German conceptual artist meanders amongst media

By Zoe Stillpass

Entering the Kai Althoff show, Kai Kein Respekt (Kai No Respect), at the Museum of Contemporary Art, I felt as if I had walked into a party full of strangers who the host had brought together for some unknown reason. I was disoriented and confused. This retrospective of the young German artist—his first in the U.S.—consists of more than 140 works, executed in a wide variety of media and styles. Moreover, the works are arranged in such an incoherent way that the viewer feels sucked into a strange world of disconnected stories and images. I attempted to tie them all together, yearning to discover a coherent theme. But, in the end, my failure revealed itself as a measure of the artist’s strength. I found great beauty and charm in the multiplicity of Althoff’s views.

Althoff designed and oversaw the installation himself. He wanted to create a very specific experience for the viewer. There are five rooms, each painted in an unconventional color, such as eggplant and turquoise. At the entrance of the show, there is a rack offering guides to the exhibit. These guides list the titles and dates of the works and provide explanations for about a third of them. Inside, there are no labels on the walls. However, Althoff has hand-stenciled numbers by each of the works. But these numbers are non-consecutive, and the works themselves are not displayed chronologically. In fact, there seems to be no apparent thematic order. The viewer is free to draw his or her own relationships between the works. There is no beginning, middle or end.

The show includes paintings, drawings, photographs, collages, installation pieces, videos, music, sculptures, and more. There is even a sort of rec room, with montages of Polaroids on the wall and TVs and CD players to watch Althoff’s videos or listen to his band’s music. The artist lacks formal training in most of these media. While many of the paintings are skillfully executed, several others have a crafty, folk-art feel. His is a “do-it-yourself” aesthetic. One collage of orange felt looks almost like a kindergarten project. The rec room appears especially low tech. Unlike the high-resolution, flat-screen monitors frequently used by other contemporary artists, Althoff shows his videos on old TV sets. On a table sit VHS tapes from which the viewers can choose and put in the VCR themselves.

There is as much range in style as there is in media; it seems more like a group show than an exhibit of a single artist. Furthermore, Althoff makes references to many different artistic and historical movements. One wall is filled with drawings and paintings that resemble German expressionism. Small figurines sit in a primitive African style upon a table in the middle of the room. He seems especially fond of the kitschy, hippie style of the ’60s and ’70s. He has included many cartoon-like images with flat, bright colors reminiscent of Yellow Submarine and Peter Max.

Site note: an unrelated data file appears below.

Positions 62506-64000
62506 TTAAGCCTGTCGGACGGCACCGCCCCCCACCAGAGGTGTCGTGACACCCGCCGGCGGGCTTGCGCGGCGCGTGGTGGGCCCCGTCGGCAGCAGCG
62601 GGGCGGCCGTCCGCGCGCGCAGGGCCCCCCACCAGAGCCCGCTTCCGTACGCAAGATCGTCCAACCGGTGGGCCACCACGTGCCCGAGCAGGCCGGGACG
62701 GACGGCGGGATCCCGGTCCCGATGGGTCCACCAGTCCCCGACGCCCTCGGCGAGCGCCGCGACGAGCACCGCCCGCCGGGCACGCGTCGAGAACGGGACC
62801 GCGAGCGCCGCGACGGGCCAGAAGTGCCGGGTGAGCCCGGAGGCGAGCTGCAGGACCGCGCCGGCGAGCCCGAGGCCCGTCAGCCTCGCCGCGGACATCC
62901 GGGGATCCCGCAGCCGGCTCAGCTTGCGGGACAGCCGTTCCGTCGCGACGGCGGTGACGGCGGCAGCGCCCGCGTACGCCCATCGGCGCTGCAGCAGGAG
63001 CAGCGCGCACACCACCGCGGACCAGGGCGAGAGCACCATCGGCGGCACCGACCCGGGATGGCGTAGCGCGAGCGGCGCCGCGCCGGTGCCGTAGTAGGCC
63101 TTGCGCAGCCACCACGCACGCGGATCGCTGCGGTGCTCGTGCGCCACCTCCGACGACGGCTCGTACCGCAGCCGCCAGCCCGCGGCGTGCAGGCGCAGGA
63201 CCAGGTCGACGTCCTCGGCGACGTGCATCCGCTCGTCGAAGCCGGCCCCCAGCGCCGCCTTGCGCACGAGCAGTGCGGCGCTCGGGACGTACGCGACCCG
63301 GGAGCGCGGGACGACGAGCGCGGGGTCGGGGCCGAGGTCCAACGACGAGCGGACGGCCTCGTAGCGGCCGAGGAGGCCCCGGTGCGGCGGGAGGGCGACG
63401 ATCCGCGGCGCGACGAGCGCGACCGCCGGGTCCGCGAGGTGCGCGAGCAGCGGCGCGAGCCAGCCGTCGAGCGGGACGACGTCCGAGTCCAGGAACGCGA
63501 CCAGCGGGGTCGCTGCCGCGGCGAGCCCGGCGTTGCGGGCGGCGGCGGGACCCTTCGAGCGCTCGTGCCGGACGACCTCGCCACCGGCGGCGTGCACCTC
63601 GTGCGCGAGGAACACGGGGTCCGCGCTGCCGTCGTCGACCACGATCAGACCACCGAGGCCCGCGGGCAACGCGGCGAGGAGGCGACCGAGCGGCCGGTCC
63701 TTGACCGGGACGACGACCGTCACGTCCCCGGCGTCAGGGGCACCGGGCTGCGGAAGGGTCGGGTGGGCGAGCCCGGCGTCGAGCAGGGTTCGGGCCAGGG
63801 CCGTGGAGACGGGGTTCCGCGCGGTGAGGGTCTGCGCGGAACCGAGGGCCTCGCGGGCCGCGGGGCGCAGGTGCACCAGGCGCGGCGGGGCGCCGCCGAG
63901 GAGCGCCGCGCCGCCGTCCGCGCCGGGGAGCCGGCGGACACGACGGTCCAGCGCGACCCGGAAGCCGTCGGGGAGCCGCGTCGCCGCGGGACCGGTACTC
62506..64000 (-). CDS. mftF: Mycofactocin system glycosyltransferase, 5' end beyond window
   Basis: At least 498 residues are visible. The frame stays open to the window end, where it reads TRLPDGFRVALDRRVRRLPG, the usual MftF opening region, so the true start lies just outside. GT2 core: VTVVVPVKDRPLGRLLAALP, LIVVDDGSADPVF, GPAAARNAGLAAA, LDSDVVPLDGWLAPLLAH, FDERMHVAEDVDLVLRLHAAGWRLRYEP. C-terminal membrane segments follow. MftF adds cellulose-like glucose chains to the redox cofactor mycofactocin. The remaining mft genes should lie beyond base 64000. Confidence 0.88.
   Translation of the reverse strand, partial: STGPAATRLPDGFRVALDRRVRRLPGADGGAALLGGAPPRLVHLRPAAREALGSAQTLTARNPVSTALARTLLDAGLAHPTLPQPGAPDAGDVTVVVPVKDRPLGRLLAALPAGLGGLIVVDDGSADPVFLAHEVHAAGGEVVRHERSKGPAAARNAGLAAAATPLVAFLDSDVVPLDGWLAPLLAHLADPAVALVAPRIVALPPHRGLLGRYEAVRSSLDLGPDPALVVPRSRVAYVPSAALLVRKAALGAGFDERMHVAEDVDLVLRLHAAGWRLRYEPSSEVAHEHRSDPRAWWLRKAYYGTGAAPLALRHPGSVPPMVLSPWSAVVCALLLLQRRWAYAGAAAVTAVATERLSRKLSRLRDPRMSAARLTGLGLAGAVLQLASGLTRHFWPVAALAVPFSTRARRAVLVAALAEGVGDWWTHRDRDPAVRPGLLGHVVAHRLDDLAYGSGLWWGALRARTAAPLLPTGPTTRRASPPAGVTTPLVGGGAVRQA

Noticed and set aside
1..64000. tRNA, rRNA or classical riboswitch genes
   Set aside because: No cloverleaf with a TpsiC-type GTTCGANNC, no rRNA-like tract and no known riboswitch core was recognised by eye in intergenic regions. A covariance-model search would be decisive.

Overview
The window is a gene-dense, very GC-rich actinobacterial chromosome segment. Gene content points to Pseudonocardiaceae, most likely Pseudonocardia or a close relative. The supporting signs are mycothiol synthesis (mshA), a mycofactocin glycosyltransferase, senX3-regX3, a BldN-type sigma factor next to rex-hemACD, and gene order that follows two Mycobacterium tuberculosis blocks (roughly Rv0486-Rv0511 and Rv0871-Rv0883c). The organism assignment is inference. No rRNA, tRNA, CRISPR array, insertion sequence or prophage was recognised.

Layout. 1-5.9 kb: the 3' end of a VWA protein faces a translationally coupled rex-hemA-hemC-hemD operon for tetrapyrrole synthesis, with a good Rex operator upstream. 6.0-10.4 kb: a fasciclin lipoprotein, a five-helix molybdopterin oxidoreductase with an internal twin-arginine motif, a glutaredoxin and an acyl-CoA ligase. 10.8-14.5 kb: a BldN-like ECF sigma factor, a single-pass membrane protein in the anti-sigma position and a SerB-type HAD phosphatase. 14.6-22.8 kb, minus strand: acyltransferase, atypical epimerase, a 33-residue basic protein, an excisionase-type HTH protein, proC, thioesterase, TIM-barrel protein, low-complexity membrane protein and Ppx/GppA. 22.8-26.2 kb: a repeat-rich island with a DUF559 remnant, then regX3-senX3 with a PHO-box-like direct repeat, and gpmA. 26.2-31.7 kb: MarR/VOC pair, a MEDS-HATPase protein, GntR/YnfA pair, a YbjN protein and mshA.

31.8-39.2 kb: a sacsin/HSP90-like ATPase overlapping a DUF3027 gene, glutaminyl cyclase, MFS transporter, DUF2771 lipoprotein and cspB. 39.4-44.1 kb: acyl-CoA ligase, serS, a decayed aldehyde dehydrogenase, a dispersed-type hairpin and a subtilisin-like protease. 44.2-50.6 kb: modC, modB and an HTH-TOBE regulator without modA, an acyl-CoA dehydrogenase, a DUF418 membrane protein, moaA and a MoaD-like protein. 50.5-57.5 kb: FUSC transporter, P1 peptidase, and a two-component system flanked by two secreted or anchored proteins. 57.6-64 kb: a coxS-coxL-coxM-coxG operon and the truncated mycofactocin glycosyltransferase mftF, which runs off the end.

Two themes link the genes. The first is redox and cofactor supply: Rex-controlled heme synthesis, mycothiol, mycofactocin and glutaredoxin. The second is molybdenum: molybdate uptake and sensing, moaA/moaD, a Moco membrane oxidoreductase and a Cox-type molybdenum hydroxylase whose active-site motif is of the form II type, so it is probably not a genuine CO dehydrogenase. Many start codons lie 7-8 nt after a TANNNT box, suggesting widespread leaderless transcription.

Althoff’s imagery mixes autobiographical fact with fictional narratives. For instance, one drawing tells the story of a young man revealing his homosexuality to his friends. There are many references to having grown up with hippie parents. But also, his life often follows from his art. In one drawing he portrays an imaginary character with an archaic, thin goatee, which he later grew himself. Through means such as these, Althoff creates a dimension where life and art influence one another and become indistinguishable.

Community is an integral part of Althoff’s work. Perhaps this is why he is so interested in the utopian ideals of the ’60s. His collaboration with other artists—most clearly in his band, Workshop—allow him to create works that encompass varied points of view. A number of the photographs in the show were done by friends. Althoff abjures the idea of the subjective genius expressing his emotions through his art. Rather, he attempts to do away with authorship and posits a more democratic type of art.

Althoff’s manifold viewpoints give the exhibit its schizophrenic character. The viewer jumps from a photograph of friends smoking and hanging out, to a happy cartoon cardboard fold-out, to Nazis, to saints, to a pair of pants in a glass case, or to an awkward paper mosaic. Althoff mixes the mundane with the spiritual. He transforms the staunch white cube of the museum into an interactive space for viewers to interpret the show for themselves. While allowing the works to speak for themselves seemingly without control, he still manages to bring it all together quite lyrically. The show continues until January 23, and it is definitely worth the trip.